U.S. Treasury yields eased back slightly on Thursday, following a sell-off amid inflation fears.
The yield on the benchmark 10-year Treasury note gave up less than a basis point, falling to 1.531% at 3:45 a.m. ET. The yield on the 30-year Treasury bond fell by less than a basis point to 2.078%. Yields move inversely to prices and 1 basis point is equal to 0.01%.
TICKER COMPANY YIELD CHANGE %CHANGE
US3M U.S. 3 Month Treasury 0.043 0.002 0
US1Y U.S. 1 Year Treasury 0.084 0.005 0
US2Y U.S. 2 Year Treasury 0.295 -0.002 0
US5Y U.S. 5 Year Treasury 1 -0.012 0
US10Y U.S. 10 Year Treasury 1.524 -0.015 0
US30Y U.S. 30 Year Treasury 2.065 -0.022 0
The 10-year Treasury yield hit 1.56% on Wednesday, with investors concerned about a longer lasting rise in prices and the prospect of tighter monetary policy.
Federal Reserve Chairman Jerome Powell said Wednesday in a panel discussion hosted by the European Central Bank that he foresaw rising prices running into 2022.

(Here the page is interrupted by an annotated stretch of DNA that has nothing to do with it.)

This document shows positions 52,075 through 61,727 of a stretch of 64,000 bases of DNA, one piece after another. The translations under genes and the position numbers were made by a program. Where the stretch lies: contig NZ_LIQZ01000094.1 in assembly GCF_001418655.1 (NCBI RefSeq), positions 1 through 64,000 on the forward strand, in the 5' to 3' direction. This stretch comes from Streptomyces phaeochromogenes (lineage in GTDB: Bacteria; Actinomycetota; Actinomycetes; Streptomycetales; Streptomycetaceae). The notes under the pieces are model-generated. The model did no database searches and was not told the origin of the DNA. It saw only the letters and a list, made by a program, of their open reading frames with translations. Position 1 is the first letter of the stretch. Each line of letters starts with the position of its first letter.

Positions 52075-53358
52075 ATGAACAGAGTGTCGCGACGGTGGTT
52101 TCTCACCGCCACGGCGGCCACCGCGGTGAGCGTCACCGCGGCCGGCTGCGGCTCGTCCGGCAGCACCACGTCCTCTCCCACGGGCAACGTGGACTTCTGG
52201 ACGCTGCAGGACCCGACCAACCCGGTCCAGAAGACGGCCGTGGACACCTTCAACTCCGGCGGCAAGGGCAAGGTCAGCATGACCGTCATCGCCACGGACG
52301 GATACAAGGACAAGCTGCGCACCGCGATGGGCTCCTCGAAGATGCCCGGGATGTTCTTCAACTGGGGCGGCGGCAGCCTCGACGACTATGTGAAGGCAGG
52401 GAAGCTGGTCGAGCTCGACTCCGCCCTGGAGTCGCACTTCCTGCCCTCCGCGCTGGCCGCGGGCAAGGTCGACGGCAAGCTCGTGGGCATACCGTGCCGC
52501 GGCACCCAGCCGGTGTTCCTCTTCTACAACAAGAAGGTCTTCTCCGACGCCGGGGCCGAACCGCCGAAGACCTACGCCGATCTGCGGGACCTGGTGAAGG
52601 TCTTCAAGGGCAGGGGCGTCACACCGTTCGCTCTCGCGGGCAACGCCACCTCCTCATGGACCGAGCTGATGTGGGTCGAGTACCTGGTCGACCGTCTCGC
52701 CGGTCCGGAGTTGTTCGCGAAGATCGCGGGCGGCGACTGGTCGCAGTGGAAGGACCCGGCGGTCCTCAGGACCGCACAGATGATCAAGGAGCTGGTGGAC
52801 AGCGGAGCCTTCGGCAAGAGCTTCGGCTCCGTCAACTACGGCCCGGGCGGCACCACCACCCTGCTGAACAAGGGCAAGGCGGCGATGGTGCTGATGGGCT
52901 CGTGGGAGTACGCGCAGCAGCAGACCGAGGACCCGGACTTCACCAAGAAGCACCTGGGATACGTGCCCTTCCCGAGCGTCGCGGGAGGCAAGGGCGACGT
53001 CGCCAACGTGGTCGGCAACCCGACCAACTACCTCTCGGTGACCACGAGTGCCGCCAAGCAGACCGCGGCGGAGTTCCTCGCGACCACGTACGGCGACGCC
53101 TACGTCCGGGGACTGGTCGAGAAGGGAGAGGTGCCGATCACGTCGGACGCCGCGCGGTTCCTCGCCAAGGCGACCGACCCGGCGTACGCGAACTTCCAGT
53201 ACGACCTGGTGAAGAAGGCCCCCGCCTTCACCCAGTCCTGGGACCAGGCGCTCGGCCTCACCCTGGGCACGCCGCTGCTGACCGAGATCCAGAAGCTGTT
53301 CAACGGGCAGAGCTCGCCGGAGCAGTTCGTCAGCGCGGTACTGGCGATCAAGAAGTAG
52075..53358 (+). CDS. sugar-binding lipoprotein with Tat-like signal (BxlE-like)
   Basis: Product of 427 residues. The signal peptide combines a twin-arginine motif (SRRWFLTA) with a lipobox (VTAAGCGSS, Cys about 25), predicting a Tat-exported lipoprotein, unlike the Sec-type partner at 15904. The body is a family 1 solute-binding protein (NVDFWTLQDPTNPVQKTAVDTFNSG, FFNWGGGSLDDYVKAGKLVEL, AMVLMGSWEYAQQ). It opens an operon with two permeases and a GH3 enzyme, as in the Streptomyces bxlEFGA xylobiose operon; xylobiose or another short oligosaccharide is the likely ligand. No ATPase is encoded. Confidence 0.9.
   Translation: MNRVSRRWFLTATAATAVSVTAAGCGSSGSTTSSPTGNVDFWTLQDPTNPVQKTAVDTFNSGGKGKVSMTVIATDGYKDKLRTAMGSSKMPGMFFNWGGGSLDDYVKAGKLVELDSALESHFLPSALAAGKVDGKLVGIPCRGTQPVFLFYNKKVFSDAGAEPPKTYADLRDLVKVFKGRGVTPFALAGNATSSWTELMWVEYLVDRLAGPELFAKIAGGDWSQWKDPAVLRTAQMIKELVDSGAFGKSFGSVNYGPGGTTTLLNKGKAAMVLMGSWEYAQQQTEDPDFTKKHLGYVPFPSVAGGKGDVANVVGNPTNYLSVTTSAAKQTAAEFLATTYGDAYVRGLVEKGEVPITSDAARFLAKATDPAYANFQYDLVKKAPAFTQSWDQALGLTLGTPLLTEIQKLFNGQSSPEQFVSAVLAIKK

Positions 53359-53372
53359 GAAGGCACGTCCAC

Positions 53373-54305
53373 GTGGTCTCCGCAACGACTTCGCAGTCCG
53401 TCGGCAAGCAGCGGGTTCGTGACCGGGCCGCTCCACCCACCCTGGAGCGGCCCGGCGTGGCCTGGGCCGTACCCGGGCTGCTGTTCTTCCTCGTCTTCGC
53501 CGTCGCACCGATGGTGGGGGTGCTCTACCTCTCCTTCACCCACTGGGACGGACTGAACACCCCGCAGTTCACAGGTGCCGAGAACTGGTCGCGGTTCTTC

“It’s also frustrating to see the bottlenecks and supply chain problems not getting better — in fact at the margins apparently getting a little bit worse,” he said. “We see that continuing into next year probably, and holding up inflation longer than we had thought.”
Powell is due to speak in front of the U.S. House Committee on Financial Services at 10 a.m. ET.
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Investors are also monitoring the latest headlines out of Washington. On Wednesday, the House passed a bill that would suspend the U.S. debt ceiling after Treasury Secretary Janet Yellen told House Speaker Nancy Pelosi on Tuesday that Congress had until Oct. 18 to raise or suspend the debt ceiling.
Meanwhile, the number of jobless claims filed during the week ended Sept. 25 is due to be released at 8:30 a.m. ET. Economists have forecast that 335,000 unemployment insurance claims were filed last week.
The Bureau of Economic Analysis will also release its final estimate for U.S. gross domestic product in the second quarter at 8:30 a.m. ET.
Auctions are scheduled to be held on Thursday for $10 billion of four-week bills and $25 billion of eight-week bills.